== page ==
The administration’s response: The federal government has the authority to pass an “emergency temporary standard” under the Occupational Safety and Health Act of 1970, provided it can show that workers are exposed to a “grave danger” and that the rule is necessary. In its submission to the court, the administration argued that the coronavirus is a “workplace hazard,” since “employees gather in one place and interact, thus risking workplace transmission of a highly contagious virus.”

The historical precedent: The last time OSHA issued an emergency standard was in 1983, to lower the permissible legal level of asbestos exposure. The Fifth Circuit knocked it down as unnecessary, but, importantly, held that judges should not question OSHA’s authority to label asbestos a “grave danger.” In doing so, “the court intimated that hazards much less dangerous than Covid-19 could be deemed a grave danger,” said Carl Tobias, a law professor at the University of Richmond.

What happens next? If the Fifth Circuit grants a permanent stay, the Justice Department could appeal to the Supreme Court, which has so far acted in favor of vaccine mandates. Trade groups like the National Retail Federation have argued that the administration is moving too quickly — they are asking to push the mandate deadlines further beyond the holiday shopping season. Drawn-out legal challenges, even if unsuccessful, could achieve this. The White House, for its part, is urging companies to adopt mandates now, as they have proven effective at convincing the hesitant to get vaccinated. Both sides agree, then, that timing is crucial.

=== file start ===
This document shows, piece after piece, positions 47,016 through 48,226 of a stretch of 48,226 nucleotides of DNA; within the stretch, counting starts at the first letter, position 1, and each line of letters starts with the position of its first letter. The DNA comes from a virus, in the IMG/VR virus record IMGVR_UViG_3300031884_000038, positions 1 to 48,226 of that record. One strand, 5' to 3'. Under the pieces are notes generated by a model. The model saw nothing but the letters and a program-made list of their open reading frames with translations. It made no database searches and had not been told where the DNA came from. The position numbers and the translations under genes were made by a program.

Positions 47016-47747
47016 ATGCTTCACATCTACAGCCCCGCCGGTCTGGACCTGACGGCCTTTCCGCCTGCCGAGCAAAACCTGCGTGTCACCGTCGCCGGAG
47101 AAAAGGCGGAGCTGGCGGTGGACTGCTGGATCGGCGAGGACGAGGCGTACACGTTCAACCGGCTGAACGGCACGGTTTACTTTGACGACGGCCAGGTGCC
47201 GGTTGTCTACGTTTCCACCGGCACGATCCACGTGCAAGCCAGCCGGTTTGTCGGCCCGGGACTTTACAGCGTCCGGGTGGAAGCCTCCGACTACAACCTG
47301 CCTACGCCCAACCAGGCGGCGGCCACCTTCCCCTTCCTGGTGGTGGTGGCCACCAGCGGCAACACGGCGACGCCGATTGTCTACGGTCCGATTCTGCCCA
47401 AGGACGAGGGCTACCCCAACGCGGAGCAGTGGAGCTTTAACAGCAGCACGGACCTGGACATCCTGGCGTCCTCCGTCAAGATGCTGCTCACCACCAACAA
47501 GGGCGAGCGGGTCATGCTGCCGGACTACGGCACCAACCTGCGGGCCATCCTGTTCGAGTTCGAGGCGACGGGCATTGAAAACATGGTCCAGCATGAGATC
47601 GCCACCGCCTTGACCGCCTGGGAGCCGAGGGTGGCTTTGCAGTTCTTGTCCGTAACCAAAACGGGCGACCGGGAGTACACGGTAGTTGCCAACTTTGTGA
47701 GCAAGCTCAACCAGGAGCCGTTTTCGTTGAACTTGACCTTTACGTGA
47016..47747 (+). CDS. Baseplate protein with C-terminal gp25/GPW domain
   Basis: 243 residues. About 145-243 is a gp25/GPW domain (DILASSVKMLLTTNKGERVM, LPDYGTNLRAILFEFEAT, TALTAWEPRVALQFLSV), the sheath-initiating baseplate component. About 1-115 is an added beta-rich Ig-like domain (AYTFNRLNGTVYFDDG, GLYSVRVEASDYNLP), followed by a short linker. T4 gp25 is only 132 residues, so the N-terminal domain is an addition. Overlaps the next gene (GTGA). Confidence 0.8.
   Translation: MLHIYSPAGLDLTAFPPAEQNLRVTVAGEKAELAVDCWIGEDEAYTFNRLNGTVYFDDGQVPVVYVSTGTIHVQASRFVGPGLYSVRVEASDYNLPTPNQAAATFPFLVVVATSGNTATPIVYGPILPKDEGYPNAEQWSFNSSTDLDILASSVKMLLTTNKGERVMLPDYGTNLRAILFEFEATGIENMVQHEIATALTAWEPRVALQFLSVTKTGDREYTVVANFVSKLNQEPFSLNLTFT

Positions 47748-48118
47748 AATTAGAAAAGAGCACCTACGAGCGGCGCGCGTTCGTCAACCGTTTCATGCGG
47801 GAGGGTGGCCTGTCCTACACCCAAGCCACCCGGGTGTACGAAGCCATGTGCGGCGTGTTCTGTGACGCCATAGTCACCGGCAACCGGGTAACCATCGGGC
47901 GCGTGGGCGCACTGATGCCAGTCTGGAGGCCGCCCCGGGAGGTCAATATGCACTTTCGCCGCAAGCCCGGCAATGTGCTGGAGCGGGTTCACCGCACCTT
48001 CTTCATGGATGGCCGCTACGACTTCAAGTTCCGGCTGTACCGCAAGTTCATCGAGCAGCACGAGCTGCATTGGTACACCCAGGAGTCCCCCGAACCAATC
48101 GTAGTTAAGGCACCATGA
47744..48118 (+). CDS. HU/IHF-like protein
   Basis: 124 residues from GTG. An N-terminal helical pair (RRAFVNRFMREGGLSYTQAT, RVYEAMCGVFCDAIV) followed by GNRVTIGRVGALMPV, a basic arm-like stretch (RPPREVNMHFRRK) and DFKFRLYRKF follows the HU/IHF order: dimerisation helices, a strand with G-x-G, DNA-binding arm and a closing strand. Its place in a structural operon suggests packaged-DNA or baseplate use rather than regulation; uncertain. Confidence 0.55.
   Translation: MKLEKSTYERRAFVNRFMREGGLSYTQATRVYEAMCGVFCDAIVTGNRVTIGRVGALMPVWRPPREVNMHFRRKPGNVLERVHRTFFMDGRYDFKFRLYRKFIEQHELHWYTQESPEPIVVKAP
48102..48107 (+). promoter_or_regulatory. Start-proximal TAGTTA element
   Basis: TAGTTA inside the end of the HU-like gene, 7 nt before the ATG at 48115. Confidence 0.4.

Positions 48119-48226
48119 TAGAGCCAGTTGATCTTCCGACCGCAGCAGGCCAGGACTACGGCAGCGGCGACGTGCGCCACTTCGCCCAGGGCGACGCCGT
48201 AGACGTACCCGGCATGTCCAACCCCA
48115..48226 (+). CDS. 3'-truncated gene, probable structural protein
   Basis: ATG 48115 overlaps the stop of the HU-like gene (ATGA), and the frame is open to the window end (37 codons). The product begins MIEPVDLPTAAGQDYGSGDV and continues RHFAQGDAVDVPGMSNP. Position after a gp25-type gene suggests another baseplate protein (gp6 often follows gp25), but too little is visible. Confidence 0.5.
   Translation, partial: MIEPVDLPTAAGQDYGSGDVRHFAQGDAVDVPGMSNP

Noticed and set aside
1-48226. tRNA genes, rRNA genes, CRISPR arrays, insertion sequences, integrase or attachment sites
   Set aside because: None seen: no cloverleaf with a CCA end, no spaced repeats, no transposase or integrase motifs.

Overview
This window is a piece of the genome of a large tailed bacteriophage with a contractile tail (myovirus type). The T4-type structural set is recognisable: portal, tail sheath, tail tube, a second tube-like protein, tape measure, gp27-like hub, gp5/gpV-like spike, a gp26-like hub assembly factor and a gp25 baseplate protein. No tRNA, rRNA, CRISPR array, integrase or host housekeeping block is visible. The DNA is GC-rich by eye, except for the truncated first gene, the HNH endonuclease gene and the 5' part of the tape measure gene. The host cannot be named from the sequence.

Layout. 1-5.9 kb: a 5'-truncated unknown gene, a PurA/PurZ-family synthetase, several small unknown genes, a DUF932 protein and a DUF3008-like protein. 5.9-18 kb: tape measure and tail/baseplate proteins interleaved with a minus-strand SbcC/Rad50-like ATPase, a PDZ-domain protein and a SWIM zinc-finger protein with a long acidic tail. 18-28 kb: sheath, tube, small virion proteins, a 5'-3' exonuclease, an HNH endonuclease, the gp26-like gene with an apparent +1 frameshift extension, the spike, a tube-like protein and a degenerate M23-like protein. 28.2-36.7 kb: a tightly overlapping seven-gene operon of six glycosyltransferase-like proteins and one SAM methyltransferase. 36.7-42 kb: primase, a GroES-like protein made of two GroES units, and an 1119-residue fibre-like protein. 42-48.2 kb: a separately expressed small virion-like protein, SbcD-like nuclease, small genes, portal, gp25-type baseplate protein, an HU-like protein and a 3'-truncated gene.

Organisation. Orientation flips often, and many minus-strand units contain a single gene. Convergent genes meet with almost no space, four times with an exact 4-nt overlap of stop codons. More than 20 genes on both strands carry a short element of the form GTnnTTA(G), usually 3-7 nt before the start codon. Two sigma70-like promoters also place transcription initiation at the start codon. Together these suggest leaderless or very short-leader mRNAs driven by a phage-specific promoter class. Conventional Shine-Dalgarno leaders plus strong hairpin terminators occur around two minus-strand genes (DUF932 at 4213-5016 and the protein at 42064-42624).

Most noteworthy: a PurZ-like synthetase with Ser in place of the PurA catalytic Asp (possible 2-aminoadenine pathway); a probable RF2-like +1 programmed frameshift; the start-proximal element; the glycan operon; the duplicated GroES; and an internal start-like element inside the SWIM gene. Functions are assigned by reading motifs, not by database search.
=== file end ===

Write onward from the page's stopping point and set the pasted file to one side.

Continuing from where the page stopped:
But Construction Dive urges caution here Should employers wait out OSHA's vaccine mandate? 'If you're a gambler.'
EEOC Updates Rules Regarding The Religious Exemption From Mandatory COVID Vaccination On October 25 and 28, 2021, the Equal Employment Opportunity Commission updated its technical assistance manual to address how the federal anti-discrimination law applies when an applicant or employee requests an exception from an employer’s COVID-19 vaccination requirement because of their sincerely held religious beliefs, practices, or observances. Key updates to the EEOC’s technical assistance include that employees and applicants must inform their employers if they seek an exception to an employer’s mandatory vaccine requirement, employers must consider requests for religious accommodations, but need not consider the requestor’s social, political, economic views, or personal preferences, and employers that demonstrate “undue hardship” are not required to accommodate a request for a religious accommodation. Story 

We’re taking a break – please watch for our Political Update Bulletin to resume on December 9. Happy Thanksgiving!